More than 50 years after the arrival of "the pill" for women, scientists say they're getting closer to developing a similar birth control pill for men.
In a preliminary study, researchers found that when men took an experimental pill every day for a month, the drug appeared to act in ways that could potentially block sperm production, and it seemed to be safe.
The drug, known as dimethandrolone undecanoate, or DMAU, is a major step forward in the development of a once-daily 'male pill,'" study senior author Dr. Stephanie Page, a professor of medicine at the University of Washington Medical Center in Seattle, said in a statement. The pill contains a drug that acts like an androgen, or male hormone such as testosterone, and a progestin, another sex hormone.
However, longer studies are needed to confirm that it does indeed block sperm production, the researchers said. [Men vs. Women: Our Key Physical Differences Explained]
The study was presented Sunday (March 18) at ENDO 2018, the Endocrine Society’s 100th annual meeting in Chicago, and the findings have not yet been published in a peer-reviewed journal.
Currently, birth control options for men are limited to condoms and withdrawal during intercourse, which are less effective than the hormonal birth control methods that women use. Men can also have a vasectomy, but this method is invasive and often not reversible.
Previous efforts to develop a male birth control pill have run into problems. For example, oral testosterone drugs usually leave the body quickly — meaning that men would have to take the pills twice a day for the drug to be effective, Page said.
But DMAU contains a long-chain fatty-acid molecule that slows down the clearance of testosterone, Page said, meaning it stays in the body for a longer period of time.
The new study involved 100 men ages 18 to 50, who were randomly assigned to receive one of three doses of DMAU (100, 200 and 400 milligrams), or a placebo. Participants took the pill once a day for 28 days. DMAU needs to be taken with food to work properly, the researchers noted.
The study found that men who took the highest dose of DMAU, 400 mg, showed "marked suppression" of levels of testosterone and two hormones required for sperm production: luteinizing hormone and follicle-stimulating hormone. (The study did not measure the men's sperm count.)
These low levels are consistent with what's needed for effective male contraception, Page said.
And despite having low levels of testosterone, very few subjects reported symptoms of testosterone deficiency, Page said. For example, low testosterone levels can cause mood changes and problems with achieving an erection. But the researchers found that there was no significant change in mood or sexual function among those who took the drug, compared with those who took a placebo.
Decreased sex drive can also be a side effect of low testosterone levels, but again, only a small number of participants (eight who took the drug) reported this side effect.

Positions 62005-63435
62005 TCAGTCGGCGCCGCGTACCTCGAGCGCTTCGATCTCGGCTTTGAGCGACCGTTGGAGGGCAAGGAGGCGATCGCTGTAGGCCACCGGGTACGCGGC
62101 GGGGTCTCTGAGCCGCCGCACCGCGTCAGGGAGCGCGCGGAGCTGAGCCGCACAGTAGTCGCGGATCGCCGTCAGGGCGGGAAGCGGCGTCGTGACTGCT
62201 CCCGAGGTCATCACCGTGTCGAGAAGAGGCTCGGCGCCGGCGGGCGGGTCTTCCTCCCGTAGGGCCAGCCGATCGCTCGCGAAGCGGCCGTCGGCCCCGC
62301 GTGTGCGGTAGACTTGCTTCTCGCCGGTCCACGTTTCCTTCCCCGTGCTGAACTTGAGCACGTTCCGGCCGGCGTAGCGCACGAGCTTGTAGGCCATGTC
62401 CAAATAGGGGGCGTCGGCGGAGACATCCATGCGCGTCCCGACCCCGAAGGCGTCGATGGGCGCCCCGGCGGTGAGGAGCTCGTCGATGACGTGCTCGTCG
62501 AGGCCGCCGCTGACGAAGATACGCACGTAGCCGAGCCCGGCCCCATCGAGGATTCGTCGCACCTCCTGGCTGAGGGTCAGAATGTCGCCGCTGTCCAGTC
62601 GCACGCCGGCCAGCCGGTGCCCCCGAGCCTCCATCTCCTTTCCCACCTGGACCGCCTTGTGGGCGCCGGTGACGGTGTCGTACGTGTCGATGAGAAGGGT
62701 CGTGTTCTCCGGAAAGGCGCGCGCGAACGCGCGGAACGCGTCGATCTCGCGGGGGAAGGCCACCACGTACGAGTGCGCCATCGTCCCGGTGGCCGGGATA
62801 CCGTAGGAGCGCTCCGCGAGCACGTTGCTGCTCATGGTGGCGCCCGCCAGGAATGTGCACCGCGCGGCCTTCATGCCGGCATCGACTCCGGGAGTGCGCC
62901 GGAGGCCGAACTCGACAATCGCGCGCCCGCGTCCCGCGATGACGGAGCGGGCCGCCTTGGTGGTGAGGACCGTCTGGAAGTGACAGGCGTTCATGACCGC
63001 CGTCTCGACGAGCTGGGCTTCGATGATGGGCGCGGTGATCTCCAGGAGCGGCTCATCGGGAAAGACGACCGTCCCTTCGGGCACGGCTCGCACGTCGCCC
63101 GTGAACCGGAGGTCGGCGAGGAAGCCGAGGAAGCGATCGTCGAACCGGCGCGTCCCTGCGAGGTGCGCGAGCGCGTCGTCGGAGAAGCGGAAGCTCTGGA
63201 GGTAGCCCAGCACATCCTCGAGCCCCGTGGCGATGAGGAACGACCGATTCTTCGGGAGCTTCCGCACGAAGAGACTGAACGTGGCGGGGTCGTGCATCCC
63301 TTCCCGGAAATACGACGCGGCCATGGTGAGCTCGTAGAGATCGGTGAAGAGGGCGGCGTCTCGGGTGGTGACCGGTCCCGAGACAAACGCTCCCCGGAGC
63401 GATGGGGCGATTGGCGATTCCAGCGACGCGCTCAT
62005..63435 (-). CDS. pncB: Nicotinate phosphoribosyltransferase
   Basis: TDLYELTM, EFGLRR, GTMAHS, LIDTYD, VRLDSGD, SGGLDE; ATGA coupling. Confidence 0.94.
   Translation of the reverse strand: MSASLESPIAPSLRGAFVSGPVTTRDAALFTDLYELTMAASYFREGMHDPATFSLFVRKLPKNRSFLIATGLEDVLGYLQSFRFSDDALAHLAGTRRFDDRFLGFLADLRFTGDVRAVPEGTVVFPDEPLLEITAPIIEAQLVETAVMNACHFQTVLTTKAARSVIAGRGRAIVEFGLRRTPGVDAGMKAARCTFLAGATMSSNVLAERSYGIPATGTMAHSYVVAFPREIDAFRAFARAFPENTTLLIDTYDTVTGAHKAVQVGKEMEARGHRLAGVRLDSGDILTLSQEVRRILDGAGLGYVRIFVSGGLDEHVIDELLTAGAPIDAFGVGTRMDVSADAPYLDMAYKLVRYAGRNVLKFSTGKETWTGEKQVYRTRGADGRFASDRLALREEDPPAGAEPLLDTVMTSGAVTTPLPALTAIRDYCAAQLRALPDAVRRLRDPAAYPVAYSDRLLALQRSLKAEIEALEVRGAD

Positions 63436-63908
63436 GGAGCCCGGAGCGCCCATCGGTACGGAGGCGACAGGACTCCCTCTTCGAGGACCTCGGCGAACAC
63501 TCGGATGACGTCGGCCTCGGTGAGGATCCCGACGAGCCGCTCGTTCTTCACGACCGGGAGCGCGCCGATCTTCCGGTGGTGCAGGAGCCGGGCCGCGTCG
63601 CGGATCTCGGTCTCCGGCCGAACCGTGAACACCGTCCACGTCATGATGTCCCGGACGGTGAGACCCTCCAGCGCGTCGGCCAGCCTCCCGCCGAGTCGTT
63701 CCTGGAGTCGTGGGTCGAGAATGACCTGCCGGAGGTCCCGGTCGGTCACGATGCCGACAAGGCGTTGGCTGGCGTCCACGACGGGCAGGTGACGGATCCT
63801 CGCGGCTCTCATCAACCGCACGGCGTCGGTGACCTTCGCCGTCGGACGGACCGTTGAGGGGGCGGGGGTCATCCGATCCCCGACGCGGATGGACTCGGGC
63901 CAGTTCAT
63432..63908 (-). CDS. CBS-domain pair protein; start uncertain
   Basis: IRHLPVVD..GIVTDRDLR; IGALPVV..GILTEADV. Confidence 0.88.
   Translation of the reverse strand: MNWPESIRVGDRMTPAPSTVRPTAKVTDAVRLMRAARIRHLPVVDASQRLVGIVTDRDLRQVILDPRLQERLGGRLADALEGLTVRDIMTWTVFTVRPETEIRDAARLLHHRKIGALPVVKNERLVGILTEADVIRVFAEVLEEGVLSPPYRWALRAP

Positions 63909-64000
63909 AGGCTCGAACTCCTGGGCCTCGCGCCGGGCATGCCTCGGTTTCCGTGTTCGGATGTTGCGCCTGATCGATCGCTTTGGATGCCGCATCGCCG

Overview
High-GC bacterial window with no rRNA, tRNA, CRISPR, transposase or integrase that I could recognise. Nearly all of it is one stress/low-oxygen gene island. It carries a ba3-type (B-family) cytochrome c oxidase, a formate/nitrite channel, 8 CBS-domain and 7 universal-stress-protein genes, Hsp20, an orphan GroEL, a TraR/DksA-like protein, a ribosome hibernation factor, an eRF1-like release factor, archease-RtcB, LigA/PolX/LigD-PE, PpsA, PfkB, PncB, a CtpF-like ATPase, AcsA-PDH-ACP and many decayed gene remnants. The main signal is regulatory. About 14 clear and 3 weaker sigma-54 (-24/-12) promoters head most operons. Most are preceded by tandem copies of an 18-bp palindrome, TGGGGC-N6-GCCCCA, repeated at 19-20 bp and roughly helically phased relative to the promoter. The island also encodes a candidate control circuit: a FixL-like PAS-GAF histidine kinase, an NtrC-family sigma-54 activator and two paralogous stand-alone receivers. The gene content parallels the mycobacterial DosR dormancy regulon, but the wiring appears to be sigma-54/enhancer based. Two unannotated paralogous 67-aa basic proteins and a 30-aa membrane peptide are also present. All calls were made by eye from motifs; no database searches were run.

However, many men who took the pill did experience weight gain — about 3 to 8 lbs., on average — during the study, and they saw a drop in their levels of "good" cholesterol. But both of these effects were mild, Page said.
The new findings are "exciting," said Dr. Robert Courgi, an endocrinologist at Northwell Health’s Southside Hospital in Bay Shore, New York, who was not involved in the study, but attended the presentation. DMAU "does have the promise of blocking sperm production," Courgi said.
However, the study was small, and so more research is needed to confirm the findings and further examine the drug's safety. "We know that when we give it to 100 people, it seemed ok; let's see what happens when we give it to 10,000 people," Courgi told Live Science.
The testosterone levels seen in the study's participants are comparable to those seen in men who have undergone castration, or removal of the testes, Courgi said. But if further research shows the side effects are subtle, and patients are aware of the risks, this could be developed for the market. "If it's as mild as it seems to be, this can come to fruition," Courgi said.
Courgi noted that female birth control pills can have a number of side effects, but the pills are still popular, and many women are able to take them without experiencing these adverse effects.
Original article on Live Science.
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Rachael is a Live Science contributor, and was a former channel editor and senior writer for Live Science between 2010 and 2022. She has a master's degree in journalism from New York University's Science, Health and Environmental Reporting Program. She also holds a B.S. in molecular biology and an M.S. in biology from the University of California, San Diego. Her work has appeared in Scienceline, The Washington Post and Scientific American.